Dismiss Notice
Join Physics Forums Today!
The friendliest, high quality science and math community on the planet! Everyone who loves science is here!

Question on Differentiation

  1. Jul 2, 2008 #1
    I'm having some trouble with the following question, it was on a test previously and I haven't been able to figure it out :/

    Let V=4*L^3 cm^3, where dl/dt=10*t cm/s. Find dV/dt at t=0.1 second
     
  2. jcsd
  3. Jul 2, 2008 #2

    rock.freak667

    User Avatar
    Homework Helper

    Since V is a function of L.

    What you can do is use the chain rule and say that

    [tex]\frac{dV}{dt}=\frac{dV}{dL} \times \frac{dL}{dt}[/tex]
     
  4. Jul 2, 2008 #3
    Right, following the chain rule I do get dv/dt=120*L^2, I tried before to get L in terms of t, via integration but of course that gives 5t^2+C whereas C would pose as a problem since I've no way of obtaining it, so I can't get a numerical solution I just get a solution in terms of L...
     
  5. Jul 2, 2008 #4

    rock.freak667

    User Avatar
    Homework Helper

    [tex]\frac{dV}{dt}=12L^2[/tex]



    You don't need L in terms of t when they tell you that [itex]\frac{dL}{dt}=10t[/itex]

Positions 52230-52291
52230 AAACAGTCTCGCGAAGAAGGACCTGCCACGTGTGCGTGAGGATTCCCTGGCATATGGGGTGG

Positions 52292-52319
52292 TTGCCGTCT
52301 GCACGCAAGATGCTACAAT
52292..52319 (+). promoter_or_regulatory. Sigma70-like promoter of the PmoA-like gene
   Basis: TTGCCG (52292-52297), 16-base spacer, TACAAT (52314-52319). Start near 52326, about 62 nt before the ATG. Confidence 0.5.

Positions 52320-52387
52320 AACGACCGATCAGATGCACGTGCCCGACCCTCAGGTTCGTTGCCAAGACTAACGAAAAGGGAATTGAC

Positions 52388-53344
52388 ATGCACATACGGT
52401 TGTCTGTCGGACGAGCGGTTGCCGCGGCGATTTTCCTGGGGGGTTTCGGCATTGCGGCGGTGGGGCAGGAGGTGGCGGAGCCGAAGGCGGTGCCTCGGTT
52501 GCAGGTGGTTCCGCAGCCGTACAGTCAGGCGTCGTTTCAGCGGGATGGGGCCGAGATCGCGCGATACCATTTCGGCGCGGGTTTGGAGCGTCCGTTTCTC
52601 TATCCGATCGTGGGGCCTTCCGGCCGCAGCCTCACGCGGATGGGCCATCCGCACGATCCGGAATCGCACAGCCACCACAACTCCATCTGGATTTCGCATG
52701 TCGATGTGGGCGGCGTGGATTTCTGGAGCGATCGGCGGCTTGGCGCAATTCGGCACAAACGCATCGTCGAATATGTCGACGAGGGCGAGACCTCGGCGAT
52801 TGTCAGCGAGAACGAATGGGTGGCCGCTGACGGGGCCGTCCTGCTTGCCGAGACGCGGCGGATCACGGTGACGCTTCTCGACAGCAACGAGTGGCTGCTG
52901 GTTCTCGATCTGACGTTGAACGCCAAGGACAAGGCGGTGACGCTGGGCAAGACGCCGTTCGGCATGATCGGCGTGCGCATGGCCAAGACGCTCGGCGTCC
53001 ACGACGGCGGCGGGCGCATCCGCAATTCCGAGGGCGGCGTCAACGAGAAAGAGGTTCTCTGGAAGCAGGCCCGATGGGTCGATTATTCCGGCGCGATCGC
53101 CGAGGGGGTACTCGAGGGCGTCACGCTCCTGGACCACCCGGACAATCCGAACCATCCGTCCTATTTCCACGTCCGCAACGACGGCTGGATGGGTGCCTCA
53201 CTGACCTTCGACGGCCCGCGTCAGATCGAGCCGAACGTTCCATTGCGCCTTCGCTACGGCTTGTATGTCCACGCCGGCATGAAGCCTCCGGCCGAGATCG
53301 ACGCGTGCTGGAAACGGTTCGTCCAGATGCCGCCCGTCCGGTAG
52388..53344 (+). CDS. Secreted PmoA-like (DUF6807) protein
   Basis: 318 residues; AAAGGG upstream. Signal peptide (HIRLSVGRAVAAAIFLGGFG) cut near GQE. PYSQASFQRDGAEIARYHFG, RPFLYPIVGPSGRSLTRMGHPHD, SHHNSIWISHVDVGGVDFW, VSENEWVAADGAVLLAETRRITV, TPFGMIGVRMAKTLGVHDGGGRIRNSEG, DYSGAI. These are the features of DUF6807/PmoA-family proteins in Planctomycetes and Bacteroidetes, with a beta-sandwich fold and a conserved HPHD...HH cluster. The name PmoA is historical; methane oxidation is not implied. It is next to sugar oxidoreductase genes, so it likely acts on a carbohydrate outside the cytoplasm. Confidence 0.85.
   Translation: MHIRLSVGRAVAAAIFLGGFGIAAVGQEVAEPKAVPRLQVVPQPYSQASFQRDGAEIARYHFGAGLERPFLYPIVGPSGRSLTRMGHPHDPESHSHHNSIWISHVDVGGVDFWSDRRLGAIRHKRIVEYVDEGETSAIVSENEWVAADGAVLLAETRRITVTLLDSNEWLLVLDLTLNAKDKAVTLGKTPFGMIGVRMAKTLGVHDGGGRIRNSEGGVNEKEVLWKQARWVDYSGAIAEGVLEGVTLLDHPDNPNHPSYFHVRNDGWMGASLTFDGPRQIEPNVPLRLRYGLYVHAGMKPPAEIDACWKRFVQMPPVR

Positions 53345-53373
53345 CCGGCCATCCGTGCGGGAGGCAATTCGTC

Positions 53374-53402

6. Jul 2, 2008 #5
    so then this question doesn't have a numerical solution, only one in terms of L?
     
  7. Jul 2, 2008 #6

    rock.freak667

    User Avatar
    Homework Helper

    Is that all the data presented in the question? you don't have the initial length or any length at a particular time?
     
  8. Jul 2, 2008 #7
    that's about it, my first post states out the entire question, no initial values, at all...and thanks by the way.
     
  9. Jul 2, 2008 #8

    rock.freak667

    User Avatar
    Homework Helper

    Well without a length at any particular time, you can't find a numerical solution.
     
  10. Jul 15, 2008 #9
    I would think that as you are given dl/dt and you can work out dv/dl and you are looking for dv/dt

    dv/dl [12L^3] dL = 12L^2 dl/dt = 10t

    dv/dl x dl/dt... the dl's cancel to leave dv/dt

    Wouldn't that be the chain rule?

    Perhaps u'v + v'u
    or in this case v't + t'v

    NO WAIT!!!!! So much simpler.

    Look at it as...

    the change in v over the change in time. The change in V is simply 12L^3 , so dv/dt = 12L^3 / dt ( it would seem something is missing as one is not sure the intial time, I would have to assume time began at zero and so dt would be 0.1 s,
    thus dv/dt = 12L^3/0.1 = 120L^3 (I think).

    eta: oh I missed he t=0.1 s
     
    Last edited: Jul 16, 2008
  11. Jul 15, 2008 #10
    Isn't dv/dt the differential of v with respect to t? Then surely the answer shouldnt be given in 'L' Also you have worked out dv/dl not dv/dt


    I think the chain rule is needed.
     
  12. Jul 16, 2008 #11

    rock.freak667

    User Avatar
    Homework Helper

    Yes that was a typo on my part.
     
Know someone interested in this topic? Share this thread via Reddit, Google+, Twitter, or Facebook

Have something to add?



Similar Discussions: Question on Differentiation
Loading...